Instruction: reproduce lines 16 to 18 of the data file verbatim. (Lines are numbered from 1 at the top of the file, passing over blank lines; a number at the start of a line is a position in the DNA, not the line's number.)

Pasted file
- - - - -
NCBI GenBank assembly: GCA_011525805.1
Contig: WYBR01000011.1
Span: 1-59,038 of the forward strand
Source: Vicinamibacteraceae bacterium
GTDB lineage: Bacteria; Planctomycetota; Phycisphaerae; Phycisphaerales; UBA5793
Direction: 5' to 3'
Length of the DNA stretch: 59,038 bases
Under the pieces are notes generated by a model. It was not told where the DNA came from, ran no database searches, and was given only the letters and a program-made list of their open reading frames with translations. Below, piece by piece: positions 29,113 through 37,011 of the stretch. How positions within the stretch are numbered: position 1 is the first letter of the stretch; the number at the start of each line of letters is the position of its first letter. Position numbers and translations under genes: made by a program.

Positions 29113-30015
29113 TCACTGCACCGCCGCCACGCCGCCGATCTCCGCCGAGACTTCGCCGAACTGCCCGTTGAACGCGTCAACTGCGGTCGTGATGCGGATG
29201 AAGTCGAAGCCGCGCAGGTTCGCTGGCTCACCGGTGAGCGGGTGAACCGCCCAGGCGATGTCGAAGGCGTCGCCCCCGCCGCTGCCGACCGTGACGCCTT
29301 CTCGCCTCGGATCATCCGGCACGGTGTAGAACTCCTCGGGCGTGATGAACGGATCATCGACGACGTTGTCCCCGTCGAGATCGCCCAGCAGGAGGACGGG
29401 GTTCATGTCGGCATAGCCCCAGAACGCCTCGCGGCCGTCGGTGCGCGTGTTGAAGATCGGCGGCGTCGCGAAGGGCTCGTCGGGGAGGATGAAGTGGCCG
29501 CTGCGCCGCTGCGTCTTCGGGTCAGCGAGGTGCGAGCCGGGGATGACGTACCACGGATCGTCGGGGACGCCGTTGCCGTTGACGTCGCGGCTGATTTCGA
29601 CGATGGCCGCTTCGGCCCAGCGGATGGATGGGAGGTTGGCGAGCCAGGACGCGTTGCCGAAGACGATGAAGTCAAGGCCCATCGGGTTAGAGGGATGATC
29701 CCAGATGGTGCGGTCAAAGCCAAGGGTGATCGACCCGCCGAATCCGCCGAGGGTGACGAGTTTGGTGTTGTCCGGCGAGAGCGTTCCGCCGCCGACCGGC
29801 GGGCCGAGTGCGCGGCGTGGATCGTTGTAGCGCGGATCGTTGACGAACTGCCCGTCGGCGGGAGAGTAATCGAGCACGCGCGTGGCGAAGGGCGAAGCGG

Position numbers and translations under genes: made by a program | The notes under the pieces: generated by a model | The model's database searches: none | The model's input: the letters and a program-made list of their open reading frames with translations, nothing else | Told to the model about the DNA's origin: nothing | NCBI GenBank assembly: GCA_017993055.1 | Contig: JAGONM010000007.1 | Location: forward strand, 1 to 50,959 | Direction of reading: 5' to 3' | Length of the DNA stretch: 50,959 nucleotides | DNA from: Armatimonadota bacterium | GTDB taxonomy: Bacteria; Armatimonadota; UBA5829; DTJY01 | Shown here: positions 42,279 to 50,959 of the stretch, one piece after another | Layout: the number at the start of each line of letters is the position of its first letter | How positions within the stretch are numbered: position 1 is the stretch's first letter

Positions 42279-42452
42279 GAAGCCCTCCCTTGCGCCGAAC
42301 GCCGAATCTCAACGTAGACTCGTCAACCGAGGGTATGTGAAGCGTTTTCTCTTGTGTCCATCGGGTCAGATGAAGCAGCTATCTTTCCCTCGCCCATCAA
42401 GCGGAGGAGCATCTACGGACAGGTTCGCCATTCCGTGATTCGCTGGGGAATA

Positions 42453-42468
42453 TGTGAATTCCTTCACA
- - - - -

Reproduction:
29701 CCAGATGGTGCGGTCAAAGCCAAGGGTGATCGACCCGCCGAATCCGCCGAGGGTGACGAGTTTGGTGTTGTCCGGCGAGAGCGTTCCGCCGCCGACCGGC
29801 GGGCCGAGTGCGCGGCGTGGATCGTTGTAGCGCGGATCGTTGACGAACTGCCCGTCGGCGGGAGAGTAATCGAGCACGCGCGTGGCGAAGGGCGAAGCGG

Position numbers and translations under genes: made by a program | The notes under the pieces: generated by a model | The model's database searches: none | The model's input: the letters and a program-made list of their open reading frames with translations, nothing else | Told to the model about the DNA's origin: nothing | NCBI GenBank assembly: GCA_017993055.1 | Contig: JAGONM010000007.1 | Location: forward strand, 1 to 50,959 | Direction of reading: 5' to 3' | Length of the DNA stretch: 50,959 nucleotides | DNA from: Armatimonadota bacterium | GTDB taxonomy: Bacteria; Armatimonadota; UBA5829; DTJY01 | Shown here: positions 42,279 to 50,959 of the stretch, one piece after another | Layout: the number at the start of each line of letters is the position of its first letter | How positions within the stretch are numbered: position 1 is the stretch's first letter